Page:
Thursday, April 3, 2014
Hate the sin, love the sinner?
This phrase came up in our men's study yesterday. I have heard it often, may have used it before, and sometimes it strikes me as an odd idea. Seperately they both seem true. God really hates it when we live in disobedience. But is that hatred or wrath really driven by a God who loves so fiercely that he knows our wrong choice will truly hurt us in a world He created. His hatred of sin led Him to cooperate in the sending of the Son to redeem the world, and the plan involved allowing the Son to be sucked into the vortex of man's hatred of man, man's love of power and love of violence, in order to break the pattern of sin and death. He clearly loves the sinner more than he hates the sin, for He became sin, to set us free.
And, in churchianity, we have a certain amount of time to rid ourselves of said sin or He will punish sinner with eternal hatred and seperation and torment. Sounds to me like God hates the sin and the sinner to carry out such a threat.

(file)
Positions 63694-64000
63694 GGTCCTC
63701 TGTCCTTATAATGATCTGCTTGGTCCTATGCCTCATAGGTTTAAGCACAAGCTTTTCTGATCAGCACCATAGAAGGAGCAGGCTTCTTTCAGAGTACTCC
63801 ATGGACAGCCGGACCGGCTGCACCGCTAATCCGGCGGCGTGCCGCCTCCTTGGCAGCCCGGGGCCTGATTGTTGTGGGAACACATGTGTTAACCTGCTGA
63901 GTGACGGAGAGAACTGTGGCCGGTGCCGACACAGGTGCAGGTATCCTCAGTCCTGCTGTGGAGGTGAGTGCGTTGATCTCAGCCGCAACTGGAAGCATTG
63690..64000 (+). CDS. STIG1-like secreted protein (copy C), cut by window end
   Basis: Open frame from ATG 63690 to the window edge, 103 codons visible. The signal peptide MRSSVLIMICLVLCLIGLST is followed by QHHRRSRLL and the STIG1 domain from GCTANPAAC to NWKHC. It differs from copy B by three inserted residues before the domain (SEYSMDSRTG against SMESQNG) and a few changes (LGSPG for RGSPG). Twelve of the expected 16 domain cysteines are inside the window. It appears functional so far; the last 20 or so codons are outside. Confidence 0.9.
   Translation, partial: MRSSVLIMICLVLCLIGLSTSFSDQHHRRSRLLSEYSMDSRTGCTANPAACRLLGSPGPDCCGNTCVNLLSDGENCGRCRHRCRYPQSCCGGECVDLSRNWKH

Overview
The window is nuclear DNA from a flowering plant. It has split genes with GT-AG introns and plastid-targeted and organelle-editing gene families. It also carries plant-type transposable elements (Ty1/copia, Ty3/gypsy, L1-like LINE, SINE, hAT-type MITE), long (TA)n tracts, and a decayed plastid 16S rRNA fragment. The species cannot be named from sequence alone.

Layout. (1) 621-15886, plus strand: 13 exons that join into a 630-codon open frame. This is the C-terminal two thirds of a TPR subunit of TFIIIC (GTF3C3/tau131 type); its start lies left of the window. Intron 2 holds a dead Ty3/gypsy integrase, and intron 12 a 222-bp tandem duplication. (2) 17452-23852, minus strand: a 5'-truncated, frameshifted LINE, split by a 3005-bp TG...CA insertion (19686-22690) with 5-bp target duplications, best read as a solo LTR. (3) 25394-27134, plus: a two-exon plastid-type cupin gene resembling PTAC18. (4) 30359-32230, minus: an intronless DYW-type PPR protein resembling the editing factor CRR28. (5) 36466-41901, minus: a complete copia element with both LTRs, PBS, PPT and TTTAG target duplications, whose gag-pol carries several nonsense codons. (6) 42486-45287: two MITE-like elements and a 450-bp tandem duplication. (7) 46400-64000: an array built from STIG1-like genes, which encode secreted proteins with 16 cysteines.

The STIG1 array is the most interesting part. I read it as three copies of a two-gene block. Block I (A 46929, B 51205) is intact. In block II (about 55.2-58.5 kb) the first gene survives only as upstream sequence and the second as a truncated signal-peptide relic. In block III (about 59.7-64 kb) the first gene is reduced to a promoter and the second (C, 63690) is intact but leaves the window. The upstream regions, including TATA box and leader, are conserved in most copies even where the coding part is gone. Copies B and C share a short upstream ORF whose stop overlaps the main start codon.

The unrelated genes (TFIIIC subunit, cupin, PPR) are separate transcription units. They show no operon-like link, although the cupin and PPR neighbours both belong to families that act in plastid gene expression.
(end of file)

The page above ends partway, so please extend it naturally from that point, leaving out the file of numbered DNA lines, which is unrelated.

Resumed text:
Some of our theologies would agree with the last statement.
Some would suggest that God loves the sinner but His own sense of justice insists he hate the sinner and punish him.
Some would suggest that the man's love of sin was totally in his power to stop, and thus God just let the thing play out.
What if God hates sin enough to deal with it, once for all, in principle, in Christ, through the cross?
Wht if God loves the sinner enough to exert all his power and love toward awakening the sinner to the burden that is bound to his back and the high cost of carrying it through his or her life.
What if God loves the sinner enough to love the sinner while the sinner is still enamored with the burden on his back, which he is convinced is adding something of value to his or her life.
What if God is able to save the man even through the fire that cuts the cords that bind the man to his burden of sin.
Just pondering Gospel questions in these days before Easter.